High school. Two words that evoke different emotions in each individual. For some, it's the most thriving, beautiful time of their lives (though I would argue that they are delusional, haha). For others, high school represents hell-on-earth. For me, high school wasn't awful, but it wasn't great either. It was hard- and I made it harder. It was scary- and I psyched myself out. It was long- and I am right about that!
But regardless of what high school was like for you (even if you loved it), there are always things that would have been nice to know- things that would have made life much easier.
Here are a few things I wish I had known back then...
I didn't need to be friends with everyone.
There's always at least one popular student in every class that somehow has power over all the rest. Regardless of that person's character or personality, everyone still tends to feel like they need the popular kid's approval and friendship. The thing is, the popular kids aren't any different from anyone else. And honestly, as I look back, nearly every single popular student that I felt lesser than in high school, now live sad, angry, or struggle-ridden lives. And for the most part, it is because of their own poor decisions. I wish I had known then that their approval didn't make or break me, nor was I missing out on anything. The wonderful friends I had were more than enough!
That boy is not the one.
Like almost any other teenage girl, I had about a bazillion crushes through high school. I only "dated" three guys before my husband, but I had more crushes than that. I thought that I needed to find "the one" immediately. This meant that at 15 years old, I was looking for a husband...and I didn't understand that it was very unlikely that I'd find him so young. Every boy I settled for, crushed on, and flirted with was a potential husband, at least in my very young, naive eyes. I wish I had realized in high school that there was no rush and that God would lead me to the right guy in His timing. Maybe then I would have had a few less worries over guys who have since become baby-daddies, drug-users, and overall bad people. My husband was worth the wait- I just wish I had been more trusting in my waiting.
C's are not always bad.
I went through nearly all of my school years with A's and B's. I didn't like getting B's, but they weren't awful. But I always assumed that if a person got a C or lower, it was because they didn't care about their school work or didn't work hard. I didn't think they were dumb, but I did think they were slackers.
But lo-and-behold, my senior year of high school I received a C in math class- and the world didn't end, to my surprise!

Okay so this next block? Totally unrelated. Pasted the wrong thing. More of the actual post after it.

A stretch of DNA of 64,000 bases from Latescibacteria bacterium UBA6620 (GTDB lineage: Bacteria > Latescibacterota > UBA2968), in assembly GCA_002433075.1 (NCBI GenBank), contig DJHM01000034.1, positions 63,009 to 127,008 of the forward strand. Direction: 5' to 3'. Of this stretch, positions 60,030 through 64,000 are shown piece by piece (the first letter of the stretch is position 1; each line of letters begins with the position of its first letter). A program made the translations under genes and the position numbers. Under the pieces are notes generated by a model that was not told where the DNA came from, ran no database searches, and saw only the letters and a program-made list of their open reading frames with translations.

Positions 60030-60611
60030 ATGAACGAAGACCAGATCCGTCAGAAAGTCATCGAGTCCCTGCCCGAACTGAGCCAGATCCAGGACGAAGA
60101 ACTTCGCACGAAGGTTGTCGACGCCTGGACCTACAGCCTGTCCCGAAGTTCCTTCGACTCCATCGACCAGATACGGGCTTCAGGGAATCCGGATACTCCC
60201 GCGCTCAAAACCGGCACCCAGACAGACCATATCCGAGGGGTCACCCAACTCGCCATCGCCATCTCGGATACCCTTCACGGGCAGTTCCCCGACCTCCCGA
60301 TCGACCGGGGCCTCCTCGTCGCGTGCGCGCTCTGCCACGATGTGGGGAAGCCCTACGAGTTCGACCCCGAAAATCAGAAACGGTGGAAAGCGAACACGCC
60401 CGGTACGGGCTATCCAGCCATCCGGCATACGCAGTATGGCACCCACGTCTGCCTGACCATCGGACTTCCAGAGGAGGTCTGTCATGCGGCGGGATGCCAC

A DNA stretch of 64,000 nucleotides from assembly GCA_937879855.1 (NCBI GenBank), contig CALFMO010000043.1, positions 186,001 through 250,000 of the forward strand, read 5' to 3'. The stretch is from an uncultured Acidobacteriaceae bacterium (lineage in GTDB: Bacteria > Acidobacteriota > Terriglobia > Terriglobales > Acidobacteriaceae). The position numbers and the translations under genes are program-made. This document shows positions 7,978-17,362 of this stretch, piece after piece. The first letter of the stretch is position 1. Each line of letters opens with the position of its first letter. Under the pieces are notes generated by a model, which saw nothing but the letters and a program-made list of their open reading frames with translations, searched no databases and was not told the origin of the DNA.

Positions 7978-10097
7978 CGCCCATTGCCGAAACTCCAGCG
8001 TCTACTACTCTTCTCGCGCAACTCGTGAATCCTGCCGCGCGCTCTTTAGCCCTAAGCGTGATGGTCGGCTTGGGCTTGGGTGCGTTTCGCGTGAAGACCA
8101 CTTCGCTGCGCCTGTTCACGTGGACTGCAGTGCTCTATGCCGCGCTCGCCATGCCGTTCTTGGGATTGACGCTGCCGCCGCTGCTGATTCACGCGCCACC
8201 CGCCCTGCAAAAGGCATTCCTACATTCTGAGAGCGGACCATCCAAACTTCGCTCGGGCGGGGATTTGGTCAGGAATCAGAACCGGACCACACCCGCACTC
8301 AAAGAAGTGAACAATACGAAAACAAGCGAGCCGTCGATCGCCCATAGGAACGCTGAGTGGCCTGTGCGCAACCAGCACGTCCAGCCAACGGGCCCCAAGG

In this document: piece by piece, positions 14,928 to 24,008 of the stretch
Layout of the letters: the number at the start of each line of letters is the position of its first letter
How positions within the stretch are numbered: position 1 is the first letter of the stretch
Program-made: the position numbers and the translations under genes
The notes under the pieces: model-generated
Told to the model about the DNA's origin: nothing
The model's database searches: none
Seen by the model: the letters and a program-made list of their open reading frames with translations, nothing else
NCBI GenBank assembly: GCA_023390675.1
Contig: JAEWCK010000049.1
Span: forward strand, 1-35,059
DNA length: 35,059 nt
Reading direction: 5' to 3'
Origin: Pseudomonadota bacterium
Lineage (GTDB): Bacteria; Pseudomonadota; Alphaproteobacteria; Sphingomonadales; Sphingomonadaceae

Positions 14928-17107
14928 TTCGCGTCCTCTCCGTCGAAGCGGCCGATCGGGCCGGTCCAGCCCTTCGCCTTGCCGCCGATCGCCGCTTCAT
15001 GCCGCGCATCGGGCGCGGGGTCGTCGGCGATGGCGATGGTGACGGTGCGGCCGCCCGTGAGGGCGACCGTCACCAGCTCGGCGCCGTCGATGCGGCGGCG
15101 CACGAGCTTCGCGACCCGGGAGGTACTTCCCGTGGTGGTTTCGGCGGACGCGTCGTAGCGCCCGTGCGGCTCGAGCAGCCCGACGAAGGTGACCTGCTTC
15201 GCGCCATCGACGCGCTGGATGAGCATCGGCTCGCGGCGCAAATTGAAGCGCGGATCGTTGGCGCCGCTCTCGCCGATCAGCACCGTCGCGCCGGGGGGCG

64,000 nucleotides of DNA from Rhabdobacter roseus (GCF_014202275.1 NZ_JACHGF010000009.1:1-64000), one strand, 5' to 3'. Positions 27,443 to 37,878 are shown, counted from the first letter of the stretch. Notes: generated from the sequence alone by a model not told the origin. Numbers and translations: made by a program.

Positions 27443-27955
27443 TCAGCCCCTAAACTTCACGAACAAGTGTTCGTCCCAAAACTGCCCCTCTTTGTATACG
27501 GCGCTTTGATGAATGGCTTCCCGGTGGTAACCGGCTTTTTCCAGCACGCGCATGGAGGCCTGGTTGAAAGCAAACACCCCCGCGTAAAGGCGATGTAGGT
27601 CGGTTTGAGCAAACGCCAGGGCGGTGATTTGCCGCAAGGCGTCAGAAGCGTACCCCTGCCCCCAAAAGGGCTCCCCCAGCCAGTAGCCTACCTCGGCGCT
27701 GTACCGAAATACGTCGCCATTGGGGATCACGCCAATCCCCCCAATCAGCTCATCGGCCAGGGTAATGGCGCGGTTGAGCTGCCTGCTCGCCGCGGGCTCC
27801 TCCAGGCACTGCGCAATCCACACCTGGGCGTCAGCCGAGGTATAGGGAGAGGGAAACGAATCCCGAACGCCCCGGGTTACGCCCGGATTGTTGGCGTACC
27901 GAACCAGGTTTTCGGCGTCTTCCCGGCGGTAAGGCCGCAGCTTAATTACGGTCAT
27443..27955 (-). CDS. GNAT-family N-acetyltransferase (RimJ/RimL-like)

I received two more C's in college. I still cried, and I still felt like a failure, but I have since learned that the point of school is not having the perfect GPA, but how hard I tried and how much knowledge I was able to practically apply to my life.
My last C in college was entirely my fault. That is something to be slightly ashamed over. But if a person is doing their best and working hard, C's are totally acceptable. I wish I had understood that in high school.
I was not fat.
I was an athlete in high school. I was semi-stylish and I was thin. I didn't have abs or anything like that, but I was lean and thin. But when I looked in the mirror, I typically saw a lot of fat, a lot of acne, and a lot of not-so-pretty-ness. Sometimes I felt pretty, but usually I felt silly, clumsy, and heavy. If only I had realized I was thin...
Most teachers do the best they can.
When you are a teenager, it never really crosses your mind that teachers aren't out to get you. Even though I was one of the more respectful students in my classes, I still cringe when I think about how much more respect my teachers deserved, and how hard they worked on my behalf. Even the teachers who weren't very good at their jobs were still working a lot harder than I ever knew.
Things don't always go as planned.
From 7th grade until 11th grade I was determined to play college basketball. I wanted it so badly and I put almost all of my emphasis on that goal. I would beat myself up if I didn't score at least 20 points a game. I certainly focused on other things too, but I always assumed that I'd play basketball at the college level, and maybe even further. But when I lost my passion for competitive sports in 11th grade, for the first time in years, I wasn't sure I wanted to play anymore. By the time I graduated high school, I didn't even seek out any collegiate opportunities for basketball. I was done. And though I never regretted my decision, I didn't really know what to do with myself for a while. For the first time ever, I had free-time, and I could pick what I did with my afternoons. I loved this freedom, but if I had not spent so much time assuming that my future was going to be in sports, I would have been a little more prepared, and better equipped to use my time wisely.
High school taught me a lot of valuable information while I was there, but I think it has taught me even more now that I am able to look back at that time in my life. I have the ability to use what I learned for good in my life. I can see the things I did right, the things I did wrong, and the things that are still baffling. But most importantly, I see that God carried me through, blessed me immensely, and used everything for my good and His glory (and He still does)!